-Urban League’s Maya Rockeymoor, Senior Resident Scholar

The Bush administration announced on Thursday, November 4, 2004, his intention to reform the ailing social security system. But is it really in need of reform? For six decades, the Social Security Administration has helped Americans avoid abject poverty in their retirement years, as well as during times of the death of a working family member or in the case of disability. According to the numbers popularly crunched, even by Bush’s commission, Social Security is adequate enough to cover benefits for everyone for the next 38 years with no changes. In fact, the non-partisan Congressional Budget Office estimates social security’s adequacy to extend into the next 48 years. “Yet social security ‘reformers’ have spent the last decade and a half convincing most of the public that social security is in dire straits.”[2]

The Bush administration is jumping the gun and creating a system that would benefit the wealthy in the long run and leave the young workers of today struggling just the same as they would if social security was left to its original design. The Bush administration is not creating a solution to the possible crisis of Social Security, instead their plans are only creating divergent ways of reaching the same critical point in the future. What are not being talked about are the critical issues that are the source of the problem. The fact that the amount of contemporary workers is out numbered by the amount of today’s beneficiaries may have something to do with outsourcing and other such policies that favor sending jobs overseas while Americans are left to struggle to make ends meet while searching for jobs. The Healthcare crisis in this country could be reformed so that when workers hit retirement age not quite so many of them would have to rely on social security medical benefits as do today. Read the rest of this entry »

“A purely reductionist science, biotechnology reduces all life to bits of information (genetic code) that can be arranged and rearranged at whim.”  –Ronnie Cummins, Campaign for Food Safety & Organic Consumers Association

What are Genetically Modified Organisms (GMOs)?

Through genetic engineering, an organism’s DNA can be manipulated to highlight a desired trait- for example, the gene for drought resistance or pest resistance can be isolated in one organism and transferred to the target organism to produce a plant that now has an internal genetic resistance to drought or particular pests. This could and has been accomplished for thousands of years through traditional plant breeding methods, but proponents claim that genetic engineering speeds up and makes more precise this process through bioengineering. It should be noted that the majority of the scientific community opposing genetic engineering stress the fact that we would need to understand completely the processes of ecology, genetics and biology before ensuring that we can understand and anticipate all of the effects of creating, growing and consuming genetically engineered foods. This requires numerous, lengthy and rigorous testing of these products before placing on grocery store shelves for consumers. The most extensive studies have been done by the biotech corporations themselves and they are not sharing with the consuming public- and are not required to currently, as those findings are protected by law as confidential business information.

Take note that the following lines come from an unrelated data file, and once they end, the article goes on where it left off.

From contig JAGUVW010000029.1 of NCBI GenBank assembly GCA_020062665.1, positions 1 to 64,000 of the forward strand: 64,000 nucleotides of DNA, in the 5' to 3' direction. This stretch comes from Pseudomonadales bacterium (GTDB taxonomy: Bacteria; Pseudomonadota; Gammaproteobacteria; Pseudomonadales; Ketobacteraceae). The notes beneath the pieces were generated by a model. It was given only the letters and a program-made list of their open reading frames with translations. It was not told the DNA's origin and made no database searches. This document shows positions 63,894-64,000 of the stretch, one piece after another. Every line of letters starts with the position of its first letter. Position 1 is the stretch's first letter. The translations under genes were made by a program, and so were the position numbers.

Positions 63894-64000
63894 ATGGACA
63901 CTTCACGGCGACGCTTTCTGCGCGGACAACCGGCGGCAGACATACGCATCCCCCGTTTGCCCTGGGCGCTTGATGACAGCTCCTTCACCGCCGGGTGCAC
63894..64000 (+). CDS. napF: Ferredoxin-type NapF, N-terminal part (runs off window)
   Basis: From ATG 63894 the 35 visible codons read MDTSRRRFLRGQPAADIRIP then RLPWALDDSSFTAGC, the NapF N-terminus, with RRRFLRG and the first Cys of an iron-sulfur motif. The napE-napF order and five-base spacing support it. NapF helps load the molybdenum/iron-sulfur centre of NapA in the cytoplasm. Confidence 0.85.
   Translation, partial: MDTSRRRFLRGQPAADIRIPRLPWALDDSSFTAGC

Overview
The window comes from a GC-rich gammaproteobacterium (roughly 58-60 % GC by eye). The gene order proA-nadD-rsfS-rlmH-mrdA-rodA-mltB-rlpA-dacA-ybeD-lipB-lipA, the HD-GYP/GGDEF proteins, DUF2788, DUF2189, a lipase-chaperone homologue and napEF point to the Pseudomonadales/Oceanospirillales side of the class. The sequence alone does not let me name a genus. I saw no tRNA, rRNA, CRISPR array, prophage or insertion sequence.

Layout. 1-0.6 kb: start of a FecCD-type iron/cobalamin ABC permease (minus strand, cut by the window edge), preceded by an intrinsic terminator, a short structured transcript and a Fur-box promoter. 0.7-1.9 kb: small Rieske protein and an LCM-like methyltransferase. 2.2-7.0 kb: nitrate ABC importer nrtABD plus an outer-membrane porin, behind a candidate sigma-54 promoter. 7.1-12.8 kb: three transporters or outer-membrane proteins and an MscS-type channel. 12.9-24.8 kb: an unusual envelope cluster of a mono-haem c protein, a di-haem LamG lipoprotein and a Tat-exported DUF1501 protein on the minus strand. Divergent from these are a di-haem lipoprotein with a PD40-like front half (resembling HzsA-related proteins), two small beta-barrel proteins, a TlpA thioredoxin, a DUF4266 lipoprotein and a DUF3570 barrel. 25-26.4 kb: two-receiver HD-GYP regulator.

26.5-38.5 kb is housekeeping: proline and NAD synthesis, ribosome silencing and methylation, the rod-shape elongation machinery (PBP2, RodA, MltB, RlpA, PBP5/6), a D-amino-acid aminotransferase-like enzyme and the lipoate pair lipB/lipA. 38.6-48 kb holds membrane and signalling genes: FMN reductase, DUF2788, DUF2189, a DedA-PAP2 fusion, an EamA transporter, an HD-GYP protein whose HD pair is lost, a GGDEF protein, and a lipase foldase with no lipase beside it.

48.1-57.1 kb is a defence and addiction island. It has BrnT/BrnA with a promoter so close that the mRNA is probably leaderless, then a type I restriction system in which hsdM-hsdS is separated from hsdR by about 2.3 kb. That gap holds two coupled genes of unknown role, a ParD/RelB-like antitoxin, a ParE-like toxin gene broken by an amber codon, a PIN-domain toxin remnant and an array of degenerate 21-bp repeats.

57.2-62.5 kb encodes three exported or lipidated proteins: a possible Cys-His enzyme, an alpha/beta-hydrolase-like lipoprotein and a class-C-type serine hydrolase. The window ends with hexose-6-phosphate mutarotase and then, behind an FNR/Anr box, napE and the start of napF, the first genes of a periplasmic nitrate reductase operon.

The most famous of genetically modified organisms thus far is Monsanto’s Bt gene being used in corn and cotton plants. Bt (Bacillus thuringiensis) is a naturally occurring bacteria that produces insect larvae lethal crystal proteins. This integration of the Bt genes into the corn allows the corn to produce its own pesticide, specifically against the European corn borer (Whitman, p.1).

Some food for thought… Read the rest of this entry »

Plastic… waste is not just a national problem in the US, it’s a national disgrace… America faces a growing mountain of plastic… waste with all of the resulting social and environmental consequences.” -Pat Franklin, Executive Director of the Container Recycling Institute in Washington, DC.[1]

Every year, about 300 billion pounds of plastic is produced around the world, and only a fraction is recycled. Despite the convenience and durability plastics afford our lives on-the-go, its overall impact on our health and the planet are far too dangerous to ignore any longer. Research has found that specific kinds of plastics (petroleum-based) leach dangerous chemicals into foods they comes into contact with and the manufacturing and disposal of these products are laying waste to our communities, health and planet.

In this article you’ll find information on:

Plastic Myths

American Annual Plastics Statistics

Plastics Most-Wanted List

Most Dangerous Plastic Marked #7

Plastic Health Risks

Do you know what your plastic cutlery is made of?

Plastic Environmental Impacts

The Skinny on Bioplastics

Alternatives and Solutions

Do you know about the North Pacific Garbage Patch?

Read the rest of this entry »